Forty-two months stands for another period that is set by God, which will have a start and stop, but is not necessarily to be interpreted using exact numbers or dates – the same as all the rest of the time signs. This is the only number that occurs in all of these prophecies, although it is stated or accounted three different ways. We noted earlier that 42 months (“time, times and half a time, etc. etc.), is the actual time it took the Roman legions to subdue Judaea. As stated previously: The math never changes in this book.
All interpretations of numerological signs are based upon extra-Biblical sources and have no life beyond a decoding table found somewhere far outside of the Scriptures. That is not stated to allow that we might ignore the repeated use of certain numbers and thereby their relationships through usage. However, any serious student ought to ignore all but the internal use in the interpretations of the signs in this or in any other book within the Holy Scriptures. The numbers should be interpreted in the same fashion as all of the rest of the signs – indicative of full quantities of recognizable size and conditions each dependent upon the immediate context and other usage of the same numbers.
The purpose of this new narrative which began with V. 1 seems to be to fill in details about events which will have already taken place prior to the time of the seventh trumpet sounding. The narrative has two distinct parts: the first with the instructions to measure the temple, in v.1, 2: the second with the story of the two witnesses, beginning with v.3. In the measuring of the temple the importance lies in the worshippers at the temple who are set apart or reserved by God. It is the remainder of the city that must fear of the Gentiles who “will tread the holy city underfoot forty-two months.” If we do not understand that this passage as prophesying concerning the approaching or pending destruction of Jerusalem, and concerning the spread of Christianity throughout the Mediterranean world and elsewhere which followed. Then (once again) we have missed the elephant in the corner.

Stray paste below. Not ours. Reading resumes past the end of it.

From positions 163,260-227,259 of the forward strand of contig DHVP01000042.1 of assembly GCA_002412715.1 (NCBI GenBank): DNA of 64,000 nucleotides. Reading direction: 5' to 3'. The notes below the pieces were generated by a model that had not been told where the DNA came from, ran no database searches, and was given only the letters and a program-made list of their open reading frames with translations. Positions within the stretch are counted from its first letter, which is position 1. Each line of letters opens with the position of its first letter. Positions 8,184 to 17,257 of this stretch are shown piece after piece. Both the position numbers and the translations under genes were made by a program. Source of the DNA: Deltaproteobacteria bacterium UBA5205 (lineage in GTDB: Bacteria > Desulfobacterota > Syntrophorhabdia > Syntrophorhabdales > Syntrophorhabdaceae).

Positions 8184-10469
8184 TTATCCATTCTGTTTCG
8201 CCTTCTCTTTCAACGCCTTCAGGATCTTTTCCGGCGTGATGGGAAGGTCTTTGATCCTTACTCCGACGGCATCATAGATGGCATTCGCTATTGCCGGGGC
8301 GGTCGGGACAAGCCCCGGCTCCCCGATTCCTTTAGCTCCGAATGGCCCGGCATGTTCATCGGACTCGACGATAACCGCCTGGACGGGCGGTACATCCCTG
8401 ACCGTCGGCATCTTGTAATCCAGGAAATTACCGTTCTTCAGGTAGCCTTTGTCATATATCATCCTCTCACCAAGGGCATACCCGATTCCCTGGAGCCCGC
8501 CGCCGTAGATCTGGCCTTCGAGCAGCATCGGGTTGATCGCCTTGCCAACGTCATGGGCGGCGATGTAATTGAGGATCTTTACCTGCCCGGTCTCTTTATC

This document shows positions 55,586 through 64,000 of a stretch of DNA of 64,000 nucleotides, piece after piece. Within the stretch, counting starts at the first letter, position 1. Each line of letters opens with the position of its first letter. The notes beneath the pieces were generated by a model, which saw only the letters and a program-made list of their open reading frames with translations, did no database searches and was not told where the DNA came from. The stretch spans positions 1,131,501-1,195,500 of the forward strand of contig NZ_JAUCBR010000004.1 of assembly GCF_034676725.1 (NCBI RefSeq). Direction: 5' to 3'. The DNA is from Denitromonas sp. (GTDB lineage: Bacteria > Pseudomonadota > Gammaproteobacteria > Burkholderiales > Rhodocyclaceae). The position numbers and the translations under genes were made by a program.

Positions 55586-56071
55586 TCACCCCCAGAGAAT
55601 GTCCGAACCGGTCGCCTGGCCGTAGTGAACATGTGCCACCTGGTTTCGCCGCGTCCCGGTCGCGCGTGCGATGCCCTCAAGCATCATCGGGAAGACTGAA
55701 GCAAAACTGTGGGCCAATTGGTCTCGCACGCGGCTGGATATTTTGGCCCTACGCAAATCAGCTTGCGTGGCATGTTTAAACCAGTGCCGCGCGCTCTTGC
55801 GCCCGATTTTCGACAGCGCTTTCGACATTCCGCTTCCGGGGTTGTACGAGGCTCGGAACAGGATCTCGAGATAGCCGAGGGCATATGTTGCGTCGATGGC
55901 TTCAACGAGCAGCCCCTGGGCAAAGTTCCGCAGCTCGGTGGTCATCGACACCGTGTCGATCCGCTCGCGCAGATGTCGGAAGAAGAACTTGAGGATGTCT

The instruction in this next section concerns the two witnesses, who were given “power…and they will prophesy.” They are likened to two olive trees and lampstands; signifying these are the chosen of the Lord and carry the word of the Lord and the source of life and “light” and is a clear reference to and a fulfillment of Zechariah 4. There is a defined period for the testimony of the witnesses of God. The time frame given is the same period for the measuring of the temple, and the treading down of the Holy City. As noted earlier, in all visions the duration (whether stated as forty-two months, one thousand two hundred sixty days, and later “time, times, and half a time” from 12:6 and 14), is identical. The witnesses are likened to Elijah and Moses, in that they are the embodiment of the full power and authority of God. Question (one more time): How long was the siege of Jerusalem?
I suggest the vision indicates the Apostolic witness who had gone out to both the Jews and Gentiles, as some of the more conservative teachers and scholars have noted. Or, to put it another way: we can view the two as representing the leader of the Apostles, the Apostle to the Jews, with the second best-known apostolic witness – the Apostle to the nations. That would be the Apostle Peter and the Apostle Paul. The legal force of witness was to be established through two or more testimonies, as is stated both in the Old Testament and the New. It works that way in jurisprudence too. Well, here it is. The representative Apostolic witnesses are overcome by the beast that ascends from the bottomless pit and they are killed. So, I suggest this represents the time from the beginnings of the church to just prior to the destruction of Jerusalem. Indeed, all twelve of the Apostles were likely killed either by the Jews or the agent governments of Rome or by the Roman authorities themselves, even though Catholic history and folklore would have us to believe otherwise. We know conclusively (scripturally), of none of their deaths save that of James, son of Zebedee, and brother of John. James was killed by the agents of Rome through the diligent work of the Jews. Yet the historians likely got it right with the Apostle to the Hebrews, and the Apostle to the Gentiles – both of whom were likely lost just prior to the destruction of Jerusalem as we noted previously in the historical section.